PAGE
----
UKZN students continue fiery rampage as minister denounces violence
Students at the University of KwaZulu-Natal's (UKZN's) Howard College campus continued to disrupt the registration process on Thursday in an attempt to have their grievances heard.
Police spokesperson Brig Jay Naicker said that around 7.30am about 100 students began protesting.
“They went into the Shepstone Building registration point and activated a fire extinguisher and dispersed the students who were waiting to register. They then proceed to set bins on fire behind the library.”
Naicker said public order police were deployed to arrest the offenders.
“The students ran into various parts of the campus when approached by police. The situation is being monitored. No injuries were reported and the fire was extinguished.”
Thursday marked the fourth day of violent protests that have gripped a number of the university's five campuses.
In the early hours of Wednesday morning students torched the risk management service's building at the Westville campus.
A short while later at Howard College a student's vehicle was torched.
Four people were arrested for the attack.
Protesting students at #UKZN have now torched the car of a fellow student. Four students have been arrested for public violence. Police say the situation is stable for now and police deployments remain in place. #NationalShutDown #UZKNProtests @etvNewsSA pic.twitter.com/gEGpQOLYr6— Nabeelah Shaikh (@Nabeelah_Shaikh) January 29, 2020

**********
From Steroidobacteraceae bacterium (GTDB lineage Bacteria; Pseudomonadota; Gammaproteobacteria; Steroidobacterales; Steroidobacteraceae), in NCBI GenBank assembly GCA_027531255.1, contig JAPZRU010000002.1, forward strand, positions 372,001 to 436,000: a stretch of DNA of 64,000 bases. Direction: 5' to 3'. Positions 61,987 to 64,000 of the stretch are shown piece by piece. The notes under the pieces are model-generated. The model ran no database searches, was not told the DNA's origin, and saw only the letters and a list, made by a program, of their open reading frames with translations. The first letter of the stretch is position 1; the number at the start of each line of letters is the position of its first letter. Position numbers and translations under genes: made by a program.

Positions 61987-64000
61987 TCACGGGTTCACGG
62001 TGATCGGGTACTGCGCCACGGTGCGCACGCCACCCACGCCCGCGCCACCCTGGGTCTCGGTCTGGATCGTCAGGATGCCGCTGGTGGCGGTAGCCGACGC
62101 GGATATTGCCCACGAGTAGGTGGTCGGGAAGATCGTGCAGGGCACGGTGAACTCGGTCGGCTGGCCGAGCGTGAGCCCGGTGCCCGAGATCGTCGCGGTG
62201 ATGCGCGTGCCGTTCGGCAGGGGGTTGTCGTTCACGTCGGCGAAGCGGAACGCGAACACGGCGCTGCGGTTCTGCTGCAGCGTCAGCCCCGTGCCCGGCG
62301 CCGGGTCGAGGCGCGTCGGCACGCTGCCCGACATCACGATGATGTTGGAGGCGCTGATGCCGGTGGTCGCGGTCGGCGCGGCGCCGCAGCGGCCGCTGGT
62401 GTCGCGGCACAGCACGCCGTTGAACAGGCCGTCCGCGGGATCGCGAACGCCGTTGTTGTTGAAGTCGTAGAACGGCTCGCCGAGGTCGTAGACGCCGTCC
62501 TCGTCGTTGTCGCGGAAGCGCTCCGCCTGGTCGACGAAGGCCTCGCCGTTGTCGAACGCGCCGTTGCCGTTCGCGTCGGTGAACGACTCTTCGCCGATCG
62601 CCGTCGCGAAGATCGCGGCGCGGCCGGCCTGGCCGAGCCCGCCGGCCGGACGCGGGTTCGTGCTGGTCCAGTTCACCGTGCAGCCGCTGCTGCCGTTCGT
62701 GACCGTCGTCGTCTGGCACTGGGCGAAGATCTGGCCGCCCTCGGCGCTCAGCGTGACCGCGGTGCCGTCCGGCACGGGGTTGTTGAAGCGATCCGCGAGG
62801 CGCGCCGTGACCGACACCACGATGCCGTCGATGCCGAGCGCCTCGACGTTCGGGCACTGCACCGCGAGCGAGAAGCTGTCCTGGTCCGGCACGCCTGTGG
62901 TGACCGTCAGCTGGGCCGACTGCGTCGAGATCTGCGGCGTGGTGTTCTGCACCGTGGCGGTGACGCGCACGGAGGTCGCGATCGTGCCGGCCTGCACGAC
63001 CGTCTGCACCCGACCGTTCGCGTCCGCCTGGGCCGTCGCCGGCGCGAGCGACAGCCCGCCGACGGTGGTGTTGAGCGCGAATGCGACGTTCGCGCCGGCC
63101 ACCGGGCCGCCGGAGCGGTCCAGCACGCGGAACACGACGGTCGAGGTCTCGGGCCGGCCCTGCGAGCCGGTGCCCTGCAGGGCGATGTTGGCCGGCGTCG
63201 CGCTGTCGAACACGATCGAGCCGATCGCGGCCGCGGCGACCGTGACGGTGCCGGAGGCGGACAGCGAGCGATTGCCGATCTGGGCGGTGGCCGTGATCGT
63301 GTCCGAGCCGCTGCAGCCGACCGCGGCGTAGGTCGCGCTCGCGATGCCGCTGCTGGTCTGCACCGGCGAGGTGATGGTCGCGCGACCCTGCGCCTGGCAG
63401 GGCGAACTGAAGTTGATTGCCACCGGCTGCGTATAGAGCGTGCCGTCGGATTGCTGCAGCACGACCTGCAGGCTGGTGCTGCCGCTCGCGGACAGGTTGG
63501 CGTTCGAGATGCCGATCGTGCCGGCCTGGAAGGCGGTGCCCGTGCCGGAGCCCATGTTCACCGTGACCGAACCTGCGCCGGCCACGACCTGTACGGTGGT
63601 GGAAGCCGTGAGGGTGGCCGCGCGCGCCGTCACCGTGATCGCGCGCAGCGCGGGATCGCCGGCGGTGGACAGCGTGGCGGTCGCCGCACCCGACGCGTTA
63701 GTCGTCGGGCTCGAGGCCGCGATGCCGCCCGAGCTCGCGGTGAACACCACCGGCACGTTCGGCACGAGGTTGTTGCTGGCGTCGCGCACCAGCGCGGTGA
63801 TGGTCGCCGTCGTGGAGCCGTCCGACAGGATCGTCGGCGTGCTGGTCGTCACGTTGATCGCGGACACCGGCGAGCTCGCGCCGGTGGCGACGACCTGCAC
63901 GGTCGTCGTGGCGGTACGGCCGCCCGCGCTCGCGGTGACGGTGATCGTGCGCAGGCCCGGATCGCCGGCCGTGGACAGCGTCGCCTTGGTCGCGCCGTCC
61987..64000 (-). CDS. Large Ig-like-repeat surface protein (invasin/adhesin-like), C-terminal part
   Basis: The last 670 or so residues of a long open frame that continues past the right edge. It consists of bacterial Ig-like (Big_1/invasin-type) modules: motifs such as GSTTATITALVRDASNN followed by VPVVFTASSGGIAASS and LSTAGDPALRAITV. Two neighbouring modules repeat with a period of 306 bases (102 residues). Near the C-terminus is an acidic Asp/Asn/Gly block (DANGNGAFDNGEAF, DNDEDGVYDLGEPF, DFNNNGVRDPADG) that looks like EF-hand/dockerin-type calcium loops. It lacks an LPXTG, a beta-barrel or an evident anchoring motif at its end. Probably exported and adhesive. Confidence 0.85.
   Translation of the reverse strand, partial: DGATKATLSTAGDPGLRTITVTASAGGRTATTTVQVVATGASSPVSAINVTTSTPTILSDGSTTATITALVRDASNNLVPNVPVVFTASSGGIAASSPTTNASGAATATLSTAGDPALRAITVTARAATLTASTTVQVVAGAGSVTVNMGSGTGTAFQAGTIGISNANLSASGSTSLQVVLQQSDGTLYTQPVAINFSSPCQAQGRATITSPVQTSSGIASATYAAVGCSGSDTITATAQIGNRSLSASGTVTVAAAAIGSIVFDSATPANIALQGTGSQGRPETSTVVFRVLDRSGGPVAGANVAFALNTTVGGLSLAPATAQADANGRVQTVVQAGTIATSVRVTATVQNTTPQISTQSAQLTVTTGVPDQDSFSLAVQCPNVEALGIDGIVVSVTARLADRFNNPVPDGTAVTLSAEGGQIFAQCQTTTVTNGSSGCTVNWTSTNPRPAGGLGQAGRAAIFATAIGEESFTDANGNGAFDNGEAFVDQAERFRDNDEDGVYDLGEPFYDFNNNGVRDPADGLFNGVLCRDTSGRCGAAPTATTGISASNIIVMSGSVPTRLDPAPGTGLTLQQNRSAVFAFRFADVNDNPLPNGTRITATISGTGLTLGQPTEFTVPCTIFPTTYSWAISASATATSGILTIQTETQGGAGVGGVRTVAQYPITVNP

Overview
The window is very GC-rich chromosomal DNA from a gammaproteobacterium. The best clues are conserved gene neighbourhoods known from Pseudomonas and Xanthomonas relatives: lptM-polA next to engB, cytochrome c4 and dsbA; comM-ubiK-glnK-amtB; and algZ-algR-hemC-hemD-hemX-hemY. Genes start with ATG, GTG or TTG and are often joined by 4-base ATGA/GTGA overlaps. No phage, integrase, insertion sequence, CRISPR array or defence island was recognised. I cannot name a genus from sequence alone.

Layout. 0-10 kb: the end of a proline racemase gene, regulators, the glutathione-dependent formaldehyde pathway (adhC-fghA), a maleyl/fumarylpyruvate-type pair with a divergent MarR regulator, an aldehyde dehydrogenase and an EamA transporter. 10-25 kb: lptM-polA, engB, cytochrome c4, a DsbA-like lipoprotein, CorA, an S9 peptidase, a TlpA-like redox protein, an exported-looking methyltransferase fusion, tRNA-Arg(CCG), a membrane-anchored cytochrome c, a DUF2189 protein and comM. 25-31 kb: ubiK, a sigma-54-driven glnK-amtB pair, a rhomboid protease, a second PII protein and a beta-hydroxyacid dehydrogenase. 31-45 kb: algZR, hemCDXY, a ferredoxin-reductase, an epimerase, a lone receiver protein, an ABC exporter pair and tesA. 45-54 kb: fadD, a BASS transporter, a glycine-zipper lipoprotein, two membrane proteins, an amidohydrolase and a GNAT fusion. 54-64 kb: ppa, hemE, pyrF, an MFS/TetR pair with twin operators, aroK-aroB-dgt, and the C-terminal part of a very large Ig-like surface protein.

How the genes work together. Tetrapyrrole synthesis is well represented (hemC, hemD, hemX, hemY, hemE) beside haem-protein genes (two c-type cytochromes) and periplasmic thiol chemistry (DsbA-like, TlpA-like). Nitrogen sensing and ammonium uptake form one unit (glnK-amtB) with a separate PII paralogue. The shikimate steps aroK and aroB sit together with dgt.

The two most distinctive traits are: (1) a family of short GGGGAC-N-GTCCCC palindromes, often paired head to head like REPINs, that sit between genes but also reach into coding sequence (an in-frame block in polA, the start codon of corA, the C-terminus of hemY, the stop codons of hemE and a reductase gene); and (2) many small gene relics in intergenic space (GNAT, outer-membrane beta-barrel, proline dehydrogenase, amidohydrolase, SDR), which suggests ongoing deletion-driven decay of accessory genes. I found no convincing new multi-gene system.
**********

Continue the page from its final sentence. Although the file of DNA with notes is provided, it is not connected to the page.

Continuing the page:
The unrest is related to demands outlined in a memorandum by the SA Union of Students (Saus), submitted on behalf of university SRCs of all 26 public universities and received by minister of higher education and training Blade Nzimande on January 16.
Saus's main demand is the eradication of historic debts, allowing students to register while still owing money.
In a letter of response to Saus secretary-general, Lwandile Mtsolo, Nzimande said: “Unfortunately, public funds for the university system are constrained and there is no possibility that debts of students who are not NSFAS-qualifying can be eradicated by government.”
Student leaders told TimesLIVE this week they would continue their fight until their demands were met. However, they distanced themselves from damaging university property.
On Wednesday, Nzimande condemned violent student protests which provided no solution to student concerns.
“Protesting students must refrain from intimidating the general student population and university employees by making inflammatory and provocative statements that incite violence,” Nzimande said.